Among the thousand gratitudes, I am grateful for the (still rare) moments when I feel compassion – the real thing, not sympathy or empathy – but the physical feeling that cracks open the rocky shores of my heart and floods my whole self.
I’m almost embarrassed to admit that the first time I felt true compassion was in my late thirties, when my older daughter was an infant. She was a beautiful baby, an energetic baby, and a delight in so many ways. But she was not what is classically considered an “easy” baby. She moved constantly. She cried a lot. She ate a lot. One morning my husband left for work, and I was sitting on an exercise ball, bouncing the baby to calm her down – and when he returned twelve hours later, I was still bouncing her on that ball. He said, “it’s like you’ve been sitting there all day.”
I said, “I have been sitting here all day.” Because that day, whenever I left the ball, she would get really upset. And then my husband was home, and I wanted to lie down, and she was still upset – she was screaming, and nothing would calm her down.
I was exhausted. She must have been exhausted. My husband had just worked a long and intense day, and I’m sure he was exhausted. We were all out of juice, and I just wanted to go to sleep. And here was this tiny baby in my arms, crying her lungs out.
And I could feel myself at a crossroad – either frustration or understanding was going to win. And for lack of better language to describe the experience, I wrenched my brain out of frustration and into understanding. She wasn’t trying to make us miserable – she was just a tiny baby, and she was unhappy.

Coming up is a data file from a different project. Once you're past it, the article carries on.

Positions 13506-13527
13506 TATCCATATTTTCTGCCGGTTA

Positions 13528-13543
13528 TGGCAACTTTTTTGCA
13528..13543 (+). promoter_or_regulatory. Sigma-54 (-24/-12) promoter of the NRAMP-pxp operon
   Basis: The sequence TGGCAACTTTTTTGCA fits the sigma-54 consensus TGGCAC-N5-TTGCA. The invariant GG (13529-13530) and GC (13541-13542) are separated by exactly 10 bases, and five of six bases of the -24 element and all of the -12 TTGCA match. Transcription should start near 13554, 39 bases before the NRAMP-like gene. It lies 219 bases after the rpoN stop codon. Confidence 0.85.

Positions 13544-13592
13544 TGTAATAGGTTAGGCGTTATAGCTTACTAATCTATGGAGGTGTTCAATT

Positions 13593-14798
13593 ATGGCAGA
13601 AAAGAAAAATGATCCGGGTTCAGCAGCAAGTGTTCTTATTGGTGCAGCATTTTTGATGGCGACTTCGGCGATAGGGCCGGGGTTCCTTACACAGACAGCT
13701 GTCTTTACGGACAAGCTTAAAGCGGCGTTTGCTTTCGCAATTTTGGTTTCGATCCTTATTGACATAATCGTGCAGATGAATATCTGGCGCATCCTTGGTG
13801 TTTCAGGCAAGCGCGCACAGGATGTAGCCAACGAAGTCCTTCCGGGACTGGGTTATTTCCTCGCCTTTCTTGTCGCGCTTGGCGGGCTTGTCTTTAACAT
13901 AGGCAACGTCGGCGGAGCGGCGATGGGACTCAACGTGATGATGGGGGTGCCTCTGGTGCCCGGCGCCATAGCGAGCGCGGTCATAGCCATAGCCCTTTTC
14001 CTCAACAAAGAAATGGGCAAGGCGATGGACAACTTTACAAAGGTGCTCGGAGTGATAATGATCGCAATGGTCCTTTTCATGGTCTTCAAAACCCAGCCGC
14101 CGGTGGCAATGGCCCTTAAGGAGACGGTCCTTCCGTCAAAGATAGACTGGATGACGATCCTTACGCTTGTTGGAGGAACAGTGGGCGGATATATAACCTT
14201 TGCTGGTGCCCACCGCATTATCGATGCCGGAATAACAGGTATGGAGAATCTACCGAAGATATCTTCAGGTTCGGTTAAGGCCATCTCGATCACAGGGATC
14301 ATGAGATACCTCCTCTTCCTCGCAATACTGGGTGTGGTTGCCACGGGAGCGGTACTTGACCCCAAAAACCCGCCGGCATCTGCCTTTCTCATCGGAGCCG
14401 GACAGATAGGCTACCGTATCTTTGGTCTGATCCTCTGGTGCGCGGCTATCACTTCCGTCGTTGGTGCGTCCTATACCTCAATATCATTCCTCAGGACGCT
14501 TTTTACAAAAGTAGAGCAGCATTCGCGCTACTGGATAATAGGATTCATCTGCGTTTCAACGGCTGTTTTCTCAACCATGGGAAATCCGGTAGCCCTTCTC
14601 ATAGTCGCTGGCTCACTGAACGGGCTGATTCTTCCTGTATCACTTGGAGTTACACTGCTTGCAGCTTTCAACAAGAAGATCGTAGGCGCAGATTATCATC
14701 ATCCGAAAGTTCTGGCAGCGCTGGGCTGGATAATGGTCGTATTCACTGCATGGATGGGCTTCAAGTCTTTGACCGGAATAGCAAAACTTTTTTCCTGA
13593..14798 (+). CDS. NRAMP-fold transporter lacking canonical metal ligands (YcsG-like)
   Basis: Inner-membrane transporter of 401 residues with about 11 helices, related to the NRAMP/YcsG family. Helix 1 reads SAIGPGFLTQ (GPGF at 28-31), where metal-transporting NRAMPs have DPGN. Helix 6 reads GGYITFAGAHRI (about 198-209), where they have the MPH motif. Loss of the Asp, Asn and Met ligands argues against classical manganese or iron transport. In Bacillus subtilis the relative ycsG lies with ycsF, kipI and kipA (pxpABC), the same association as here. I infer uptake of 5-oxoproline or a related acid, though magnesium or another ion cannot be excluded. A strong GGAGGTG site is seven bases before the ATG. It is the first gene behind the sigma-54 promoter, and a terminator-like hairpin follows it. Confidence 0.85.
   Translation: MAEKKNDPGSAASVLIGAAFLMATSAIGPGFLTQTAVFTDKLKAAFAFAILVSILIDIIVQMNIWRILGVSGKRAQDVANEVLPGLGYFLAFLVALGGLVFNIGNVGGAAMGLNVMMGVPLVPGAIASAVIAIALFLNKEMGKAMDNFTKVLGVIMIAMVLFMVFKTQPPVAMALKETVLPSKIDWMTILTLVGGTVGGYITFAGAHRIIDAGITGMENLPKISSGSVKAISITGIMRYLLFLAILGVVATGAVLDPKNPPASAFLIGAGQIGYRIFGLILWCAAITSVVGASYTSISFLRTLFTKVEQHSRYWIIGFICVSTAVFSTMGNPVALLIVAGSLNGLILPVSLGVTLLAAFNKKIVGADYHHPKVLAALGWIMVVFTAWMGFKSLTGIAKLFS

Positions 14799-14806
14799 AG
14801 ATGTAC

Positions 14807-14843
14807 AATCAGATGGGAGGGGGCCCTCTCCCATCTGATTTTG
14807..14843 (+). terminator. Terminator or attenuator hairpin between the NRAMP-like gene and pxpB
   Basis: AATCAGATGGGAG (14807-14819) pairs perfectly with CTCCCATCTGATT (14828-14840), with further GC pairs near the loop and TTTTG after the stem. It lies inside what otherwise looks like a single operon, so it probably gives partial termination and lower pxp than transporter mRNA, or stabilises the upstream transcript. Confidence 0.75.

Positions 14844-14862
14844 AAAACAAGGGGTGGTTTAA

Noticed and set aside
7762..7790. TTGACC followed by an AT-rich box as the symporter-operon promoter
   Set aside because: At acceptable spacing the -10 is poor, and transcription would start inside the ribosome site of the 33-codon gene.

And the moment I offered understanding instead of frustration, my heart cracked open, and compassion flooded my whole self. She didn’t stop crying, but her crying didn’t bother me at all. It wasn’t that her crying wasn’t personal – it was personal. She was a tiny baby in need of care. And my heart was cracked open, and I was flooded with love.
I wish I could just live that way – cracked-open-hearted – but for me, compassion still requires a conscious decision to wrench my brain away from frustration or judgment – one I do not always remember to make. But when I do remember to choose, I am so so grateful for the way compassion breaks in to my body and into my life.
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